On the other hand, we would do well to consider the very real terror of a gender-mismatched child with a boy’s body map, but a little girl’s body, facing the prospect of developing breasts and a uterus capable of bearing children. Or a gender-mismatched child with a girl’s body map, but a little boy’s body, anticipating the inevitable development of an enlarged penis and testicles, a deep voice, and a beard. If you are cis-gendered, imagine being told at that age that your own body was soon to grow into the adult form of the opposite gender, and knowing that the metamorphosis drew nearer with each passing day.
As long as outdated notions persist of gender mismatch as a social or psychological problem, rather than an innate issue of biology and neurology, of genuine and innate identity, we are passively dooming these kids to what is now at least a partially avoidable fate. And we are dooming ourselves to using inappropriate instruments to assess the situation and determine the best course of action in each individual case. This does not mean that we start prescribing hormone therapy to every tomboy who says “I hate being a girl” or to any little boy who says he’d rather join the Brownies than the Cub Scouts. It does mean that when children start indicating that they identify as a gender other than the one on their birth certificate, they are assured that they are not crazy, and we begin exploring the possibility that gender mismatch might be the issue.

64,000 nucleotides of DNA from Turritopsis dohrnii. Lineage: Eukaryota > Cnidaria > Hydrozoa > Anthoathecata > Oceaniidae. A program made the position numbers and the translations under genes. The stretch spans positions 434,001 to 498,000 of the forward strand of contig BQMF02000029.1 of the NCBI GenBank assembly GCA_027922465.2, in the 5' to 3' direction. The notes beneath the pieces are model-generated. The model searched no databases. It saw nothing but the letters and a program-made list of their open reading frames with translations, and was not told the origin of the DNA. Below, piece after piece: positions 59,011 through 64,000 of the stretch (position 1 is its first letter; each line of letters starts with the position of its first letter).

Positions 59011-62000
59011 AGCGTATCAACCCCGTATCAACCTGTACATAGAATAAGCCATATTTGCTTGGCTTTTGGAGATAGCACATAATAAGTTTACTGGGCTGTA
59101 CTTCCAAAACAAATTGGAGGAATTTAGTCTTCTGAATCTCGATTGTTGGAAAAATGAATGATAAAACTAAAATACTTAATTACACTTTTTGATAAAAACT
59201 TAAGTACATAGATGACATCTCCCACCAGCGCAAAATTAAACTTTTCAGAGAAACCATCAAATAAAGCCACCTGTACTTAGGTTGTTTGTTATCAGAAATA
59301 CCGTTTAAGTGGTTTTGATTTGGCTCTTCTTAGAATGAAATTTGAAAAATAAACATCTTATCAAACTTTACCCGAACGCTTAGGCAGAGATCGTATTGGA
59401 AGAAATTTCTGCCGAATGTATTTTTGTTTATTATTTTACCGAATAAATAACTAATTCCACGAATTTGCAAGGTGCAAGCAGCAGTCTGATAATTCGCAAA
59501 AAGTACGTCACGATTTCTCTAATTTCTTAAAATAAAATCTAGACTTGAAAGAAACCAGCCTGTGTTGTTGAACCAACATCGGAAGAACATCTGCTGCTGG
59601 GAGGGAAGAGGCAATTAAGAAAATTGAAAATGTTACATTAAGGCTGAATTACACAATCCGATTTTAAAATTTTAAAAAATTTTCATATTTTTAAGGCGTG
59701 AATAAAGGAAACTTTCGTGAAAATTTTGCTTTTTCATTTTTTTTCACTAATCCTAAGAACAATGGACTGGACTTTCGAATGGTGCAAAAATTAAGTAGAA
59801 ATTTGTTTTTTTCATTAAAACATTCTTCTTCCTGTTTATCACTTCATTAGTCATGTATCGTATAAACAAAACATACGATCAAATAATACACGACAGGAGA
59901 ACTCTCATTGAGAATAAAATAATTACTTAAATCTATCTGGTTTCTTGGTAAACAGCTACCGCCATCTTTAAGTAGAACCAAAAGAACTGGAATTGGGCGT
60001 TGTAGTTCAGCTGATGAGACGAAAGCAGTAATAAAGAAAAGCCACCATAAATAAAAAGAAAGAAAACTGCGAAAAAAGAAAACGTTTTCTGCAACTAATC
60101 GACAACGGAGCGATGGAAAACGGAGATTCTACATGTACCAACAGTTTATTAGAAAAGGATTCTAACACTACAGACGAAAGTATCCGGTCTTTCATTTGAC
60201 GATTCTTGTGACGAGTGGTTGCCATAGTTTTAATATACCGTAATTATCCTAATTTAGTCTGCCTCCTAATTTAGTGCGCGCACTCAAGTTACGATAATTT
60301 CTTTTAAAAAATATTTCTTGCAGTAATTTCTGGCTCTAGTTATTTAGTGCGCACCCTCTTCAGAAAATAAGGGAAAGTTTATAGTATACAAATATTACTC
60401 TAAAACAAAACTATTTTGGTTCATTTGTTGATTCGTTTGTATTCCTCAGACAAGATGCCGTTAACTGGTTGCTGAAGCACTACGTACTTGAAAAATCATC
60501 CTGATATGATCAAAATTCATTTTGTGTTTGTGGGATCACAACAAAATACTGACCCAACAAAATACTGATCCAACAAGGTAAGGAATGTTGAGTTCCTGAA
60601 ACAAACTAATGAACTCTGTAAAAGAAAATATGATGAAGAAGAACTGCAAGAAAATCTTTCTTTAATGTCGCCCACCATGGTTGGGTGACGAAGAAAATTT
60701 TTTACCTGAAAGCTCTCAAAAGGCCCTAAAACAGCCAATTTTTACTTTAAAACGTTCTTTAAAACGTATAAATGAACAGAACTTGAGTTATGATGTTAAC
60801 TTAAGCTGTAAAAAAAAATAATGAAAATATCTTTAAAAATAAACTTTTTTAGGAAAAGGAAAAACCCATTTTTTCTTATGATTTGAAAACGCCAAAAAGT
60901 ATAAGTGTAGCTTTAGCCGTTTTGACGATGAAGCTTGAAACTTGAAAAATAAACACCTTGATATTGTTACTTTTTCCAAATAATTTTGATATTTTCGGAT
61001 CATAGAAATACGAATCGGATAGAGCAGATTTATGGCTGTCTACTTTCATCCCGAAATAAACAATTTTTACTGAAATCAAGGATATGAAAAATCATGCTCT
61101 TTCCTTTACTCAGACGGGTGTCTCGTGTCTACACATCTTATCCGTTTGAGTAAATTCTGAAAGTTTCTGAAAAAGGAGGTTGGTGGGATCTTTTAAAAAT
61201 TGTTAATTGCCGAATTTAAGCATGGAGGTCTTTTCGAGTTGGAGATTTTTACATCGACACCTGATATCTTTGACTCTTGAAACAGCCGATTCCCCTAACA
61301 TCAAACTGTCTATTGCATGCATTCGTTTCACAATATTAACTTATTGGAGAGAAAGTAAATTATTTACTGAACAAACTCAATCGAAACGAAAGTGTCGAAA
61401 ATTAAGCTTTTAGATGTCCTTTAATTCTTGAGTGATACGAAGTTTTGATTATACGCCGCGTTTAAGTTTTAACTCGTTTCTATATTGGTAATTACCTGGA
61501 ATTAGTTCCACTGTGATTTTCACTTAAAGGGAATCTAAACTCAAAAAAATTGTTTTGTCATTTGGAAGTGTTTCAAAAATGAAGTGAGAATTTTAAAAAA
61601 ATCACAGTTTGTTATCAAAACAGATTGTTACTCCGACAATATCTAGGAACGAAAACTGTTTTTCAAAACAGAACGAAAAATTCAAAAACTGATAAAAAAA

And as cis-gendered adults, by understanding that gender mismatch is biologically real, we can start treating folks who gender-identify in different ways from ourselves with the respect and dignity they deserve as fellow humans. We can stop demeaning others and insisting that they’re seeking attention or in need of counseling to set them right. We can stop assuming that our own body-mind alignment is “correct” rather than merely common. And stop labeling a neurological configuration as a “sickness” or “perversion”.
The truth, it is said, shall set you free. And God knows we can all use a little more freedom from alienation and bigotry right about now.
Paul Thomas Zenki is an essayist, ghostwriter, copywriter, marketer, songwriter, and consultant living in Athens, GA.